Admitting the Scrooge in All of Us
The Greek philosophers’ concept for greed was pleonexia, an over-desire. Inordinate desire. A wish or drive out of proportion with what the thing can deliver. An unhealthy appetite. We think that car purchase, sleek device, or rising stocks will make us happy, but these things disappoint. It’s not because those things are inherently wrong, but because we’re wrong for placing our trust in them. Can so much metal, silicon, or stock value change our well-being for the long-term? That’s simply asking too much of too little.
I’m a naturally frugal person, but greed still finds its way into my heart regularly. Sometimes I wish for a more beautiful home even though we have a nice place with more space than we need. Sometimes I dream of new clothes or furniture even though what I have is perfectly passable. Sometimes I desire more savings although we’re filthy rich by global standards. And I know my generous, thrifty husband at times longs to own more land, a nicer car, or a bigger nest egg.
Sometimes yearning for more is a healthy impetus to work hard and live wisely. I’m not talking about such a contented quest to do the next step well. Greed is by definition discontent. Let explore a few examples.
My kids always want more. They have more toys than they have time to play with, but they want everything they see in the store. I know that’s “how kids are.” But isn’t “how kids are” a glimpse into raw human nature?
Credit card debt is often the result of greed, though there can be other factors. I can have something I can’t afford, and I can have it now.
Or take car loans. Unfortunately, they’ve been normalized to the point that people cannot see this. Taking a car loan is saying, I want a nicer car than I can purchase in cash. So I’m just going to get it. For an alternative approach, check out How I Spent $8000 on Cars in 17 Years of Commuting.
Mortgages a.k.a. death pledges are a bit different, since homes are an appreciating asset. Still, it’s all too easy to get greedy with the mortgage, especially when you’re offered loans much bigger than you need or can comfortably afford. Surely the housing market crash of 2008 demonstrated how pervasive greed can be in this arena. During our house hunt we almost purchased a home which would’ve made things tight. It all looked fine on paper but in retrospect I’m glad we went with something less expensive.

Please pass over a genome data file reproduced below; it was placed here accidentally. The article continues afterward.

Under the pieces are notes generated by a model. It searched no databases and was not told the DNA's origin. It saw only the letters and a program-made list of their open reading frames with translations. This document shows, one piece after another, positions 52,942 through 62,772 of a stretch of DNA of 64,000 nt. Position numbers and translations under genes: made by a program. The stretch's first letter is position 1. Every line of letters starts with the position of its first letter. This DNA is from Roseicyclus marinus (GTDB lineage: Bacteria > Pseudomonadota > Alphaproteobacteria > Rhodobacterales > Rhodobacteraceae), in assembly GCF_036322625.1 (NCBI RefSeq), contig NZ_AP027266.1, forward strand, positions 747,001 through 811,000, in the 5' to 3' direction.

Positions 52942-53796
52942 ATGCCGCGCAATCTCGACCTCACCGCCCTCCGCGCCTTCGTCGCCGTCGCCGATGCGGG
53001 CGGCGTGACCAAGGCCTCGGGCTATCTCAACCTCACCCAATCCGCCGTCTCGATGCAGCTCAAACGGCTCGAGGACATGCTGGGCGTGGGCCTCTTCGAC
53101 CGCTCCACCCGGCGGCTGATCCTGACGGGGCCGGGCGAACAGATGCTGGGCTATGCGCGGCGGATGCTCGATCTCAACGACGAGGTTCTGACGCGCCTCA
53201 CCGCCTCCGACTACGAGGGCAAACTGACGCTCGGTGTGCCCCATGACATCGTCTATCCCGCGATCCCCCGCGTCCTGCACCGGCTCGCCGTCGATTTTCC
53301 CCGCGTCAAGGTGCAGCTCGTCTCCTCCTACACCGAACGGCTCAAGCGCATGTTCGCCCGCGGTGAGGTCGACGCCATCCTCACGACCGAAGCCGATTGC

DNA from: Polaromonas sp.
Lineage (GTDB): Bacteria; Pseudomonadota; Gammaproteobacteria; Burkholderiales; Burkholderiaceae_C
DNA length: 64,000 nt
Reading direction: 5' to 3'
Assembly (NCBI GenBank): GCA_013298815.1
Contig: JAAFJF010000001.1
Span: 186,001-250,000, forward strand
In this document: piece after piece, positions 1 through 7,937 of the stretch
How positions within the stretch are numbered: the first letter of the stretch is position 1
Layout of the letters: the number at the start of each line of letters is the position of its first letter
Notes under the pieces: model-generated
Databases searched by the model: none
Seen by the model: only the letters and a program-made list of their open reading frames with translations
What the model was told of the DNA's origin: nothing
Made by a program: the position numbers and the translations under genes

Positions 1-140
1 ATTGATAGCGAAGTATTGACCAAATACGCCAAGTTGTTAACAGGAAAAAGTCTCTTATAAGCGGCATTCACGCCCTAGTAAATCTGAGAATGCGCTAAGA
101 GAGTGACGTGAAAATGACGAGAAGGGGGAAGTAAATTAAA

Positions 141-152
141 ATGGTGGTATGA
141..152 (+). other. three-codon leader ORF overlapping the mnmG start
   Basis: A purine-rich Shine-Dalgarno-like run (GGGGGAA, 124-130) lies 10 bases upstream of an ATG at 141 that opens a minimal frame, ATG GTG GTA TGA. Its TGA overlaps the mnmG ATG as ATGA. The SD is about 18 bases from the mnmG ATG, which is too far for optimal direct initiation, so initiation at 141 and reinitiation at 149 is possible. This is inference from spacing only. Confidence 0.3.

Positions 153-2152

Greed is also the stuff Black Friday is made of. Again, there’s nothing wrong with Black Friday, and I know lots of people purchase only gifts or items they’ve planned for. But Black Friday would not be nearly as lucrative if it were not fueled by both consumer and corporate greed.
Responding to Greed
Greed could be for more savings, more travel, more experiences, perhaps even for more “freedom.” Again, it’s not the object of desire that’s a problem. It’s our attitude toward that thing. This attitude is uniquely hard to decipher in a society where greed has become normalized, institutionalized, and celebrated at nearly every level.
Where’s the line between normal desire and greed? That may look different for everyone, but it certainly crosses the line when we start acting on it, practically putting our faith in those things which cannot ultimately deliver.
It’s okay to admit you fall prey to greed. It may just be in your thoughts, or it may limit itself to insignificant purchases that don’t do much harm. It may be a gray area, but it’s there. And I think we’d experience more freedom from it if we could just admit it.
I know it’s scary, but think about the possibility of greed next time you:
- Think about charging something you can’t afford.
- Consider taking a car loan.
- Spend on “wants” while living in debt.
- Put off giving until you’re “comfortable” or “better off.”
- Check your investments constantly.
We can guard ourselves against acting on greed with the following measures:
- Giving consistently and sacrificially.
- Setting a budget and sticking to it.
- Paying off debt as quickly as reasonable.
- Avoiding new consumer debt.
Anyone brave enough to admit how greed affects you? What do you do to combat it? If I’ve missed any good posts on greed, please share them!
My coffee maker broke. As fate would have it, I’d stayed up too late the night before and my toddler woke up an hour early. She then proceeded to poop her pants while I took a quick shower. After cleaning up that mess, I frantically pushed the coffee maker’s power button. I fiddled with every moving part, turning the machine in various positions like a woman in labor. Alas, nothing happened.
What do you do when something breaks, and can’t be fixed?